Dan Schultz
Dan Schultz

Super Reviewer

½

Daniel Miller: Why do you drive this?
Jeep Owner: What?
Daniel Miller: I'm curious. I see people driving these things. What do you know that I don't? Are floods coming? Hoover Dam broke? What's going on?
Jeep Owner: I like this car.
Daniel Miller: It's not a car, it's a battering ram. This is what Patton drove: "Hey you, soldier! Follow us!"
Jeep Owner: Make fun, but in an 8.5 earthquake, you'll beg for a Jeep.
Daniel Miller: In an 8.5 earthquake, I'll beg for a coffin.

A very funny and original movie, with Albert Brooks at his best. The story itself is a neat concept, what happens when you die? No overdoing it, just a nice idea where people are sent to a place where things get determined for you in an orderly fashion. The idea is to repeat life until you sort of learn a deeper meaning and can move on.

Brooks plays Daniel, a man who is killed at the beginning of the movie only to arrive in this afterlife setting. He is informed by his lawyer-type person, played by Rip Torn, that he will be judged based on clips from nine days of his life, and it will be determined whether he will be incarnated back on earth or move on.

While not on trial, Daniel gets to move around this afterlife town known as Judgment City. During this time he meets a woman Julie, played by Meryl Streep. Many jokes in the movie come from how much better Streep's life was and how much better she is treated in Judgment City because of it.

Daniel Miller: What is this?
Julia: It's my hotel.
Daniel Miller: This is your hotel?
Julia: Yeah. Where are you staying?
Daniel Miller: Obviously at the place for people that weren't very generous and didn't adopt anybody. I'm at the Continental. Come over one day; we'll paint it.

The movie is very funny overall due to Brooks style of humor. The way he writes his comedy works so well and is helped even more so when Brooks gets himself into various stages of his conversations, observations, or arguments. Also very funny are the actual judgment scenes going between scenes from Daniel's life and the discussion afterward.

Along with watching this movie for its story and humor, there are also various elements that hint at some deeper themes involving the thoughts on death and the assessment of life. The inclusion of a love interest and how that factors into the story is also effective.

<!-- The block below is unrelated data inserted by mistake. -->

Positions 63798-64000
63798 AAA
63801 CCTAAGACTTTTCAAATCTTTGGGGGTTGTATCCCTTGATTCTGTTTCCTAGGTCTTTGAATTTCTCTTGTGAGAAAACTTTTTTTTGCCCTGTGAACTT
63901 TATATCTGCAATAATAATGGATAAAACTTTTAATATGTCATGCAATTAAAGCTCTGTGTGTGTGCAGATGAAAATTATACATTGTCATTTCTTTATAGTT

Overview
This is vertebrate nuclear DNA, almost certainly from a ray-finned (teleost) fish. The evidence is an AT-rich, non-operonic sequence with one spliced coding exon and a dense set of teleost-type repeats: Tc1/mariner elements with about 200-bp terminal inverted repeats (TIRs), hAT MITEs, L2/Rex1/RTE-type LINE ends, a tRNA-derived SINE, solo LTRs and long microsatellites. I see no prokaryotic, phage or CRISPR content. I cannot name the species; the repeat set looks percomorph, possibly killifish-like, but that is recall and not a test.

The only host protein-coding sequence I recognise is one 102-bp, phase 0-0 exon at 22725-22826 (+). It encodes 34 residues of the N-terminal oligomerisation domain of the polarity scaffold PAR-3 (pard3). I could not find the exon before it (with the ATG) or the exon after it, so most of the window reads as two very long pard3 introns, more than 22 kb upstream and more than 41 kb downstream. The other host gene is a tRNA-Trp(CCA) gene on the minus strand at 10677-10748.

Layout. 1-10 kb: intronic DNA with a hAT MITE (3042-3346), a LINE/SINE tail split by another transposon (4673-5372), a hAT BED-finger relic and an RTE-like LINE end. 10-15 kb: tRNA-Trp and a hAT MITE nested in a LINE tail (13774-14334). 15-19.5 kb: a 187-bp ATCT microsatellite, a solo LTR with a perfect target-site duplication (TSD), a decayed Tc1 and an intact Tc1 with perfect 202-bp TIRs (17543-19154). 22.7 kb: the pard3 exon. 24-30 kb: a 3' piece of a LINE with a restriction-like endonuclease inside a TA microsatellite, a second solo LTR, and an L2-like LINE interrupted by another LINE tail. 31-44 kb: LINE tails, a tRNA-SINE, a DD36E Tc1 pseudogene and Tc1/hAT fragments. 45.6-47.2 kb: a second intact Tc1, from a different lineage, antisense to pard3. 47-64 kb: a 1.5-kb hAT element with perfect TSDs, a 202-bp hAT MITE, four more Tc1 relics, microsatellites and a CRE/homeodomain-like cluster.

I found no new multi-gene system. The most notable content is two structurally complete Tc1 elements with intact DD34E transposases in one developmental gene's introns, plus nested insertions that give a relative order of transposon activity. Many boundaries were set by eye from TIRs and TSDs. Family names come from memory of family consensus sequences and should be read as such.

I've watched this movie many times and love it. Its a good premise, featuring solid work from Brooks as well as the supporting cast. The ideas introduced here are good setups for the movie's concept without going to deep. Its very entertaining and well done.

Bob Diamond: Did we ever stop to think that this young boy had a bond with his father? I don't think it had anything to do with the friend. I just think Daniel couldn't lie to his dad. That's all.
Lena Foster: You're nodding, Mr. Miller. Does that mean you agree with Mr. Diamond?
Daniel Miller: Oh, yes. I had a bond with my father. I pretty much never lied to him.
Lena Foster: You never lied to your father? Would you like me to show you at least 500 examples?
Daniel Miller: I said "pretty much" never lied. I didn't say I never, ever lied. You have to lie sometimes... in an emergency. But, ah, it doesn't mean the bond is affected. If you've got the bond the bond is always there, and if you have to lie occasionally you're not going to interfere with the bond. You know, the bond can wait for a little lie and... in the end it's there for you... You know, sometimes in the middle of a lie I found that the bond would kick in... maybe squeeze a little truth out.
Bob Diamond: Psst, wrap it up.
Daniel Miller: I'm through.

DrZeek
Aaron Neuwirth

Super Reviewer

Defending Your Life Quotes

– Submitted by Mark O (8 months ago)
– Submitted by Chuck C (3 years ago)
– Submitted by Chuck C (3 years ago)